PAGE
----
Duplicate the settings found in Web.config in ServiceConfiguration.cscfg. (Note you also have to duplicate those in the ServiceDefinition.csdef for them to be able to be valid in the cscfg file).  In the OnStart method when your Azure Web role first loads have code to read the federation elements from the ServiceConfiguration.cscfg.  That code can then in turn write those values out to their matching elements in the Web.config file.  The Web.config file handles the actual federation not the  ServiceConfig.cscfg file. The role of the ServiceConfig.cscfg relating to Web.config in this case is to act as a conduit in case federation values need to be changed in the Web.config file of a deployed Azure Web application. This can be done by uploading an updated ServiceConfig.cscfg file in the Azure portal without redeploying the entire application.


Since the Windows Azure work of SCOM 2012 is not complete yet you cannot directly view custom performance counters in SCOM 2012. Rather you have to first use SCOM 2007 R2 Operations Manager and the Authoring Console to assist with this.  Here is information on how to do this.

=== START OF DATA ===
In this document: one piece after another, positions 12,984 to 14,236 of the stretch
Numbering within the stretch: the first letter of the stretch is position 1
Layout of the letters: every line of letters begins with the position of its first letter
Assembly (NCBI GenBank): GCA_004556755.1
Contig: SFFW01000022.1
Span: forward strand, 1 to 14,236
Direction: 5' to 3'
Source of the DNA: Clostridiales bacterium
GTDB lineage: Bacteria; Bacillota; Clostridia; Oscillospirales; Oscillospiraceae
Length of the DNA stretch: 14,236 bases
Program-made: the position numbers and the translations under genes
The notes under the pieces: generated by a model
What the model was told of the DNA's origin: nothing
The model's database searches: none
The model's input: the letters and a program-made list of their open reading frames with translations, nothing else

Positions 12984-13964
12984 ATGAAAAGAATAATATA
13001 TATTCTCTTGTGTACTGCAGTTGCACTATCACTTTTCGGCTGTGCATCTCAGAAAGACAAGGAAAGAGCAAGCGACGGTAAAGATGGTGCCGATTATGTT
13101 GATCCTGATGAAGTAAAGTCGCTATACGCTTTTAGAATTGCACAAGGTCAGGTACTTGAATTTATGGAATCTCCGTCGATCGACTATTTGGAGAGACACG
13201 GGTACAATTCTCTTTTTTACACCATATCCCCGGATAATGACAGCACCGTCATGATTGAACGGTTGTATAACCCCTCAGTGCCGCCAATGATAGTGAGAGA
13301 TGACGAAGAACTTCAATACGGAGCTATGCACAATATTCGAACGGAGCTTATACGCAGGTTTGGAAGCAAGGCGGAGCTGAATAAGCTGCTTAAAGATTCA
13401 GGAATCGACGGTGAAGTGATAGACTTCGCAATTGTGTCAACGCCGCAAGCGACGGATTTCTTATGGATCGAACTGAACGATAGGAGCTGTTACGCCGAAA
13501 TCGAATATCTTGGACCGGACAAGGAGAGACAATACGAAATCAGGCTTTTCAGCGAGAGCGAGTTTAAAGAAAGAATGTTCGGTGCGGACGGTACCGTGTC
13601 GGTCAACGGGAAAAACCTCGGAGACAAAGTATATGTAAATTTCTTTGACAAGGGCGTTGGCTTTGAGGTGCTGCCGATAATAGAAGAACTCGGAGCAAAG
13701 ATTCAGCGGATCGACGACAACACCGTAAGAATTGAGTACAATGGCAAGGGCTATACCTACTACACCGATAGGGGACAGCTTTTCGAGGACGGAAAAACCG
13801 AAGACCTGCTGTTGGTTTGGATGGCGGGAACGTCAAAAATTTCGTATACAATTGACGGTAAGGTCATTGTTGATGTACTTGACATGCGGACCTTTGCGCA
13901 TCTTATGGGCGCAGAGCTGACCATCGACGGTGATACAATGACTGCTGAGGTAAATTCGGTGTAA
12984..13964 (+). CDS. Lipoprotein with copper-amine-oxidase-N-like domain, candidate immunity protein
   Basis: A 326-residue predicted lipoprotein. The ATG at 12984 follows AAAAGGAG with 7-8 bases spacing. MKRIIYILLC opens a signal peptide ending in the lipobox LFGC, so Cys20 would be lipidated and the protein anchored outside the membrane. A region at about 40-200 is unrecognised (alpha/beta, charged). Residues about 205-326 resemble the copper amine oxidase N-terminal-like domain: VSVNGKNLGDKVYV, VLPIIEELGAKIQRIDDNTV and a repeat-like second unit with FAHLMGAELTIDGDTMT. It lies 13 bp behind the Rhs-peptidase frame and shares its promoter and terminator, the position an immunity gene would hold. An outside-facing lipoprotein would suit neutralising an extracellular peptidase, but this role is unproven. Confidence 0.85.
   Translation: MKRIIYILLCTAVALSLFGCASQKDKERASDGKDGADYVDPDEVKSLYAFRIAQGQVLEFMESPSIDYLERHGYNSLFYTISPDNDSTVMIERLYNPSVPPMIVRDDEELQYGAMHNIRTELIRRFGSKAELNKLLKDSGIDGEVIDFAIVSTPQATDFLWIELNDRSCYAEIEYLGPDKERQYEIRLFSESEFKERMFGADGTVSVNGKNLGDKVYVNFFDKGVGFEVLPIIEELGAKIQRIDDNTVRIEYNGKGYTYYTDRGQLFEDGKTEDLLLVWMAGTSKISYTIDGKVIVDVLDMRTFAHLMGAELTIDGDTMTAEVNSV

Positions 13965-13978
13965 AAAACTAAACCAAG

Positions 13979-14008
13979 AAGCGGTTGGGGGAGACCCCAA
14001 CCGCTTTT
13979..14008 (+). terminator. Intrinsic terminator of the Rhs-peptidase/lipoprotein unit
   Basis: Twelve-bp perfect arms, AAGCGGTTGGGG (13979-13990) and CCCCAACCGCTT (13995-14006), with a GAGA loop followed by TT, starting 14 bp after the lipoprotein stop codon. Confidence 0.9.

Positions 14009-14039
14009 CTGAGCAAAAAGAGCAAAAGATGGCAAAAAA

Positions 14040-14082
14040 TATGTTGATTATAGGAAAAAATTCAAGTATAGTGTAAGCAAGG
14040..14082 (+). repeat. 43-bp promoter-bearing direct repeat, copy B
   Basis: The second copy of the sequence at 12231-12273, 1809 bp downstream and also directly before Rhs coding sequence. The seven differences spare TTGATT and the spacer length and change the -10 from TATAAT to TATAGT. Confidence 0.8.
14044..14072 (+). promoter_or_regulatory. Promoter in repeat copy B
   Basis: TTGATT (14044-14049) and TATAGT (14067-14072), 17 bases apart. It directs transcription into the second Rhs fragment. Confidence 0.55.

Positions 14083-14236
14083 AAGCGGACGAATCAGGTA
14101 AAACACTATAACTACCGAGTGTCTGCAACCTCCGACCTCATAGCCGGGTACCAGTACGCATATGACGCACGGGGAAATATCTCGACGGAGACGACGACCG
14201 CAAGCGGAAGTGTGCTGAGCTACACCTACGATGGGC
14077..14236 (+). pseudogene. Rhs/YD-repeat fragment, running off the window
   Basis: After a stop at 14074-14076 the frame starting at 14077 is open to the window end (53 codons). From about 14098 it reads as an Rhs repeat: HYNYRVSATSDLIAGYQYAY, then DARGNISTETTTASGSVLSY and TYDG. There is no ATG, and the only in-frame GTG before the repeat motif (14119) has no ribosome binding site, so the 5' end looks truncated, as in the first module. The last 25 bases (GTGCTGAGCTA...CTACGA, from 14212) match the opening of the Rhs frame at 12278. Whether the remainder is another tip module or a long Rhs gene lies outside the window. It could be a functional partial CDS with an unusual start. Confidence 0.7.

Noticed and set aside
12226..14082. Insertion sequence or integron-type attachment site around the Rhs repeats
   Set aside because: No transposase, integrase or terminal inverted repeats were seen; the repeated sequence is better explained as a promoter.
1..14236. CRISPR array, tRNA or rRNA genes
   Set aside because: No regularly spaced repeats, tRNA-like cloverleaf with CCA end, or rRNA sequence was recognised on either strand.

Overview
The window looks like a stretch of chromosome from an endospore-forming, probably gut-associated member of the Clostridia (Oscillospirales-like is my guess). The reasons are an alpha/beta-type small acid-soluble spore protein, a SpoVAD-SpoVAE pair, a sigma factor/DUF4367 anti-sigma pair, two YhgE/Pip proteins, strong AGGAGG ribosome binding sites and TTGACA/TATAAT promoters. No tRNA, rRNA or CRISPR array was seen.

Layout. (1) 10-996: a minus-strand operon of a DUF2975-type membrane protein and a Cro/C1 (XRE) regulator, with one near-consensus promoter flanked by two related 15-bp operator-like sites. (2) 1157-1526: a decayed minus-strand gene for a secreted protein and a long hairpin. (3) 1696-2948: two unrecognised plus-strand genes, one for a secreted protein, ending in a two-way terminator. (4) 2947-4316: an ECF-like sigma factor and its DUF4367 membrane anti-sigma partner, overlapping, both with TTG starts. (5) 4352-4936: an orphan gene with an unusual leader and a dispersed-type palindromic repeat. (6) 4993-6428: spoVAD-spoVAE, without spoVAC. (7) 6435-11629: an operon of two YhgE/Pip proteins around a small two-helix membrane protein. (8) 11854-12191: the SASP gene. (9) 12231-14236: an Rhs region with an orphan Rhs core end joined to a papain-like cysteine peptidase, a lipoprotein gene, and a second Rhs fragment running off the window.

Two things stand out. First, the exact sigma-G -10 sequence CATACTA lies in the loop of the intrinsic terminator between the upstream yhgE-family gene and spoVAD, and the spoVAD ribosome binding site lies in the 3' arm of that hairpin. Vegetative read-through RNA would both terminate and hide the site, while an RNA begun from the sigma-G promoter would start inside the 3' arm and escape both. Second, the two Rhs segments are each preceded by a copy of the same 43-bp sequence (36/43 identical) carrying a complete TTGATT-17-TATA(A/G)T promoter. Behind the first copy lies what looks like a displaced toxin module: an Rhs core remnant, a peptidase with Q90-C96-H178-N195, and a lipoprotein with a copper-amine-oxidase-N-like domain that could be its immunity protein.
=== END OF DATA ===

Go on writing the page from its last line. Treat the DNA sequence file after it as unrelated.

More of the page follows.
Install the System Center Monitoring Pack for Windows Azure Applications from  Once you have installed the Azure Management pack on your SCOM server, you will have to follow those steps:

  1. In SCOM 2007 R2 create the appropriate accounts in Operation Manager to connect to your Azure environment for Azure applications discovery.
  2. Configure Performance Monitoring for Windows Azure applications.
  3. Export the pack into SCOM 2012 and view the results of the performance counters collection.


Step 1 – Create Run AS Accounts:

You will need three “Run As” Account in System Center Operation Manager 2012:

  • One for Binary Authentication. This account will use the Management Certificate to connect to Azure.